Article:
Section 573.2 When may a letter of concern and/or warning letter be issued?
Comment: One commenter argued that, as currently drafted, a warning letter is essentially the same as a notice of violation, except that a warning letter cannot be appealed. The commenter stated that a warning letter would be considered final agency action by a court even though it is issued by NIGC staff rather than the Chair. Therefore, the commenter suggested that the NIGC remove warning letters as a pre-enforcement step because a letter of concern is sufficient to accomplish the Commission's intent to encourage voluntary compliance and resolve any potential enforcement issues. The commenter stated further that because a warning letter contains a finding that a violation has occurred, it could have significant negative repercussions for a tribe that is required to report such actions to lenders or other debt holders, and may also have negative licensing implications for a tribe and its employees.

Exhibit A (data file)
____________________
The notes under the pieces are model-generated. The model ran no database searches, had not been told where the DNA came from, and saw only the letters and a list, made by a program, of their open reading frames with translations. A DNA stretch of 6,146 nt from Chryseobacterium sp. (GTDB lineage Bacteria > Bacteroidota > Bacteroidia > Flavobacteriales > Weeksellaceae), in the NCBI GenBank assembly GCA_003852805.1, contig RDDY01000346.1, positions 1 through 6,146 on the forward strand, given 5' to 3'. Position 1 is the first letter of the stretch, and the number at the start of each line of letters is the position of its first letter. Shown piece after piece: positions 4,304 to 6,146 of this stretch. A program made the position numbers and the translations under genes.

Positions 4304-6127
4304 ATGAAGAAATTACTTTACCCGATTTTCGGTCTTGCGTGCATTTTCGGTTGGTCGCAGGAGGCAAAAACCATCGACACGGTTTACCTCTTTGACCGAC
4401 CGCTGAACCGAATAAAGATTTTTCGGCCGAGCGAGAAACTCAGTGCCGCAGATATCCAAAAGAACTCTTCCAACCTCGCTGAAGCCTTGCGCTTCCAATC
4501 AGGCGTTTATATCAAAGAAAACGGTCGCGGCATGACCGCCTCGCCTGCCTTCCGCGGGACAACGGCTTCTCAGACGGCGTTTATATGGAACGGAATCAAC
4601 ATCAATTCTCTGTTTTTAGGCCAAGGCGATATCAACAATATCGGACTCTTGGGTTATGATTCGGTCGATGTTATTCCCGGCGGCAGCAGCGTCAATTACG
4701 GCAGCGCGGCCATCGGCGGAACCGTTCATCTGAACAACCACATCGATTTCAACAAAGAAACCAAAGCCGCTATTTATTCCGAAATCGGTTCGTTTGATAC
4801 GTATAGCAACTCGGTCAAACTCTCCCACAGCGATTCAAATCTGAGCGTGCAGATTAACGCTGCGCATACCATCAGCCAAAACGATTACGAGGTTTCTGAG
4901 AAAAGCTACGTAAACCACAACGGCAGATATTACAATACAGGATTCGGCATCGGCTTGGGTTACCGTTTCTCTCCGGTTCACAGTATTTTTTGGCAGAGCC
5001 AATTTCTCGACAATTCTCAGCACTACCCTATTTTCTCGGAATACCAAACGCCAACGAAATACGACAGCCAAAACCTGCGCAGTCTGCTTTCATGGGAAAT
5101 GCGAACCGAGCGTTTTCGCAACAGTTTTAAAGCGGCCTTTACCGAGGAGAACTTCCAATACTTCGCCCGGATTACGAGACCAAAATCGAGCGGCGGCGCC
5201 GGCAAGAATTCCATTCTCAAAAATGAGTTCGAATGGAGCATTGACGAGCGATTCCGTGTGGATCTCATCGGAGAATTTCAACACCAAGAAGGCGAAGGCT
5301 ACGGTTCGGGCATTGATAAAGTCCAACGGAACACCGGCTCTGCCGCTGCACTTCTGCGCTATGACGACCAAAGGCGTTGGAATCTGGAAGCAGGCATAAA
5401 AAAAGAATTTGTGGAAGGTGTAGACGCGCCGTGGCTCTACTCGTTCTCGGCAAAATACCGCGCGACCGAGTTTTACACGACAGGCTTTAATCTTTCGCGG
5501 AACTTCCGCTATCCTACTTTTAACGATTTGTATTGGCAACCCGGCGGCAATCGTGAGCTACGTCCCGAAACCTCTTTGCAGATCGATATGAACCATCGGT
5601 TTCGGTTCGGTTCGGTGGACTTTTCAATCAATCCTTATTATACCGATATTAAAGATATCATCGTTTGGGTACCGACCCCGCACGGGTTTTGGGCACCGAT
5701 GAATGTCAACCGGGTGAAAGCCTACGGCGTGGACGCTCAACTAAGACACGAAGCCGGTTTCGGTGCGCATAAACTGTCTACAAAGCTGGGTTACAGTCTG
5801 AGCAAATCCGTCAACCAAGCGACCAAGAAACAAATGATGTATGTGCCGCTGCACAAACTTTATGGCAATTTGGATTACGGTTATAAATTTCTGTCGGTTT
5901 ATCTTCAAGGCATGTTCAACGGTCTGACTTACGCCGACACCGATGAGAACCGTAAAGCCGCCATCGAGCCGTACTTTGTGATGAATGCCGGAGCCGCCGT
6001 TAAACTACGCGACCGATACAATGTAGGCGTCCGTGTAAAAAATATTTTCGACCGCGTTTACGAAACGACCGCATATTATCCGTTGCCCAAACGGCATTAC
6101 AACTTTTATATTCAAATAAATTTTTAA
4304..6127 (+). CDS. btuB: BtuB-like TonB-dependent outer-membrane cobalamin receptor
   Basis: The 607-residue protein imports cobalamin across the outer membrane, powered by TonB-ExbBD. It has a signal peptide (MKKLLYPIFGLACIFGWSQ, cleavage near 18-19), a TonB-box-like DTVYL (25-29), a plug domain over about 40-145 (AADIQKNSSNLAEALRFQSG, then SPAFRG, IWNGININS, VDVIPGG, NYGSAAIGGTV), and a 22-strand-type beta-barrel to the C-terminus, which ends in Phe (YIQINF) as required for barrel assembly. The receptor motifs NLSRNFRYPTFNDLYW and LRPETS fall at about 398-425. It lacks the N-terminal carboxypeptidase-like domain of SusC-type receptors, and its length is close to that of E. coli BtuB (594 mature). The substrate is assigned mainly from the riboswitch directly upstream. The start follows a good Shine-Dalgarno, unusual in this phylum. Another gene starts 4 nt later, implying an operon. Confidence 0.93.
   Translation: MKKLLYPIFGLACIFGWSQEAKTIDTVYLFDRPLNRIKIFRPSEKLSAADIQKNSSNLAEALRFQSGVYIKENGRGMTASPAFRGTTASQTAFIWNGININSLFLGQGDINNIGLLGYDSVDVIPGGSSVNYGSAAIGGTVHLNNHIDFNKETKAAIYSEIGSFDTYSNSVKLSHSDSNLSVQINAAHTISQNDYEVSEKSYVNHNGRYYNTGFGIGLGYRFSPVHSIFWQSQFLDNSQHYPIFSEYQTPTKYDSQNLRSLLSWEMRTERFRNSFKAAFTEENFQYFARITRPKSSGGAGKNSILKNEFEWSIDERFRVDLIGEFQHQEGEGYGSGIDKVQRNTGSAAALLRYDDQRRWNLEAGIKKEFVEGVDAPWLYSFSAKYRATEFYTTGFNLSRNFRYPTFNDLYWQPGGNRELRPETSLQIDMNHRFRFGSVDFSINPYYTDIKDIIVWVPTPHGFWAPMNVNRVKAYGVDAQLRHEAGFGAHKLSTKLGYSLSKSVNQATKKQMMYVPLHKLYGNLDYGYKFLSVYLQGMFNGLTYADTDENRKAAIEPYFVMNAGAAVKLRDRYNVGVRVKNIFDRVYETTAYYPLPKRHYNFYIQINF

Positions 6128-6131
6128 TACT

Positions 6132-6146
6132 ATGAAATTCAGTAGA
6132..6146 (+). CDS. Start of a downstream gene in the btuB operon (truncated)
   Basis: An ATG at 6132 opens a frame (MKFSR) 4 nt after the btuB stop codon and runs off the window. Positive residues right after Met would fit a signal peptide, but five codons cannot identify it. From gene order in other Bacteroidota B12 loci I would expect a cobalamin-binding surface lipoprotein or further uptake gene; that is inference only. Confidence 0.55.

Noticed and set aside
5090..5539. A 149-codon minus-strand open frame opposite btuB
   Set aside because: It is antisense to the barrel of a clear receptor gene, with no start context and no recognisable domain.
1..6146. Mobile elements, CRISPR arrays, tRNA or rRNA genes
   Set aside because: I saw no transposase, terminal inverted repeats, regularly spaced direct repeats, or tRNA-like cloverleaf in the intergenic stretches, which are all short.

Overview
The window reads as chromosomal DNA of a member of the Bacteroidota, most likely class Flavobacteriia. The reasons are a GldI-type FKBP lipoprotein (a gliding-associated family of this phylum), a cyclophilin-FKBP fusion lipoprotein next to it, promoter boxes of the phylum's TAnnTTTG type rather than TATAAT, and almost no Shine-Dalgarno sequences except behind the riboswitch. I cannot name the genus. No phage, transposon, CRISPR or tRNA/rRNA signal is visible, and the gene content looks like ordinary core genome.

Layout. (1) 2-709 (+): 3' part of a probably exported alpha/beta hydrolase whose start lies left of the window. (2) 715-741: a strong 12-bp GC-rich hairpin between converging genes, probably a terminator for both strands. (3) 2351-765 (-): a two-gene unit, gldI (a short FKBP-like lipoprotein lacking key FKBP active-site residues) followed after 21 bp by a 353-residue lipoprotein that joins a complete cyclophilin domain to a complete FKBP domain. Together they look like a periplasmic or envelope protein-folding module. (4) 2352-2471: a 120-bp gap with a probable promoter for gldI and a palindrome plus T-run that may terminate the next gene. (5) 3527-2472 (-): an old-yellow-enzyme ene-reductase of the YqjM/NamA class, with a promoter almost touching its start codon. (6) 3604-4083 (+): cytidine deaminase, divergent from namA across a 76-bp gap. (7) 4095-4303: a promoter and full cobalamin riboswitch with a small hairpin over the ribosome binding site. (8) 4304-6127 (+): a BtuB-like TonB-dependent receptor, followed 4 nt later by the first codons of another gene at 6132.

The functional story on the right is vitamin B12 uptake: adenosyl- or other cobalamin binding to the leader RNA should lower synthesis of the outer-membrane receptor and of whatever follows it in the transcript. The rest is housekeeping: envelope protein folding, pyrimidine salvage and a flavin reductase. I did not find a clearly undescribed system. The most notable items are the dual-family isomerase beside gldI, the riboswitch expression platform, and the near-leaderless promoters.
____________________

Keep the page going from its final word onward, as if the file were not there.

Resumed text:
Response: The Commission agrees with the commenter and has removed warning letters as a pre-enforcement option.
IV. Regulatory Matters
Regulatory Flexibility Act
The rule will not have a significant impact on a substantial number of small entities as defined under the Regulatory Flexibility Act, 5 U.S.C. 601, et seq. Moreover, Indian Tribes are not considered to be small entities for the purposes of the Regulatory Flexibility Act.
Small Business Regulatory Enforcement Fairness Act